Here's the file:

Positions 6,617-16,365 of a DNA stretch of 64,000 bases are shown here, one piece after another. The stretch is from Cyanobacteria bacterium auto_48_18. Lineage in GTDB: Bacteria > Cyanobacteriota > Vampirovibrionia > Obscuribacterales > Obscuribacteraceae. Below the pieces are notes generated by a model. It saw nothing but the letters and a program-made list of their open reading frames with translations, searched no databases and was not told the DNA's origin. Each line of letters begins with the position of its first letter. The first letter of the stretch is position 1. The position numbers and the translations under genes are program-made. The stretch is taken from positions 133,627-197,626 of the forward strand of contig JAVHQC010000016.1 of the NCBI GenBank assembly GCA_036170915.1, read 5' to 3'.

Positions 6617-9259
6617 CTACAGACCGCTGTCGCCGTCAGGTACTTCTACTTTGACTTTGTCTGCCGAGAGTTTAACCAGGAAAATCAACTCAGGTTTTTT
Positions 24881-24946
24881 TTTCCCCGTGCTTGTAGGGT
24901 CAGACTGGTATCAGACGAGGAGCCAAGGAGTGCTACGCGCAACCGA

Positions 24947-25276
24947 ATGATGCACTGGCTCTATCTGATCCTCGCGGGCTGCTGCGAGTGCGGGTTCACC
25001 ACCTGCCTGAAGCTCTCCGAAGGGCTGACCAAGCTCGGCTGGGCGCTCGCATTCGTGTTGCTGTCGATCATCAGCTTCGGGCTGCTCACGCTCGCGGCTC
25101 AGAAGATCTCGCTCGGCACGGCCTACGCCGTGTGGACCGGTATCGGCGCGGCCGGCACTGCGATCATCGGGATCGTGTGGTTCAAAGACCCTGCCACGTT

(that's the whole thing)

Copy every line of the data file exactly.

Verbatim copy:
Positions 6,617-16,365 of a DNA stretch of 64,000 bases are shown here, one piece after another. The stretch is from Cyanobacteria bacterium auto_48_18. Lineage in GTDB: Bacteria > Cyanobacteriota > Vampirovibrionia > Obscuribacterales > Obscuribacteraceae. Below the pieces are notes generated by a model. It saw nothing but the letters and a program-made list of their open reading frames with translations, searched no databases and was not told the DNA's origin. Each line of letters begins with the position of its first letter. The first letter of the stretch is position 1. The position numbers and the translations under genes are program-made. The stretch is taken from positions 133,627-197,626 of the forward strand of contig JAVHQC010000016.1 of the NCBI GenBank assembly GCA_036170915.1, read 5' to 3'.

Positions 6617-9259
6617 CTACAGACCGCTGTCGCCGTCAGGTACTTCTACTTTGACTTTGTCTGCCGAGAGTTTAACCAGGAAAATCAACTCAGGTTTTTT
Positions 24881-24946
24881 TTTCCCCGTGCTTGTAGGGT
24901 CAGACTGGTATCAGACGAGGAGCCAAGGAGTGCTACGCGCAACCGA

Positions 24947-25276
24947 ATGATGCACTGGCTCTATCTGATCCTCGCGGGCTGCTGCGAGTGCGGGTTCACC
25001 ACCTGCCTGAAGCTCTCCGAAGGGCTGACCAAGCTCGGCTGGGCGCTCGCATTCGTGTTGCTGTCGATCATCAGCTTCGGGCTGCTCACGCTCGCGGCTC
25101 AGAAGATCTCGCTCGGCACGGCCTACGCCGTGTGGACCGGTATCGGCGCGGCCGGCACTGCGATCATCGGGATCGTGTGGTTCAAAGACCCTGCCACGTT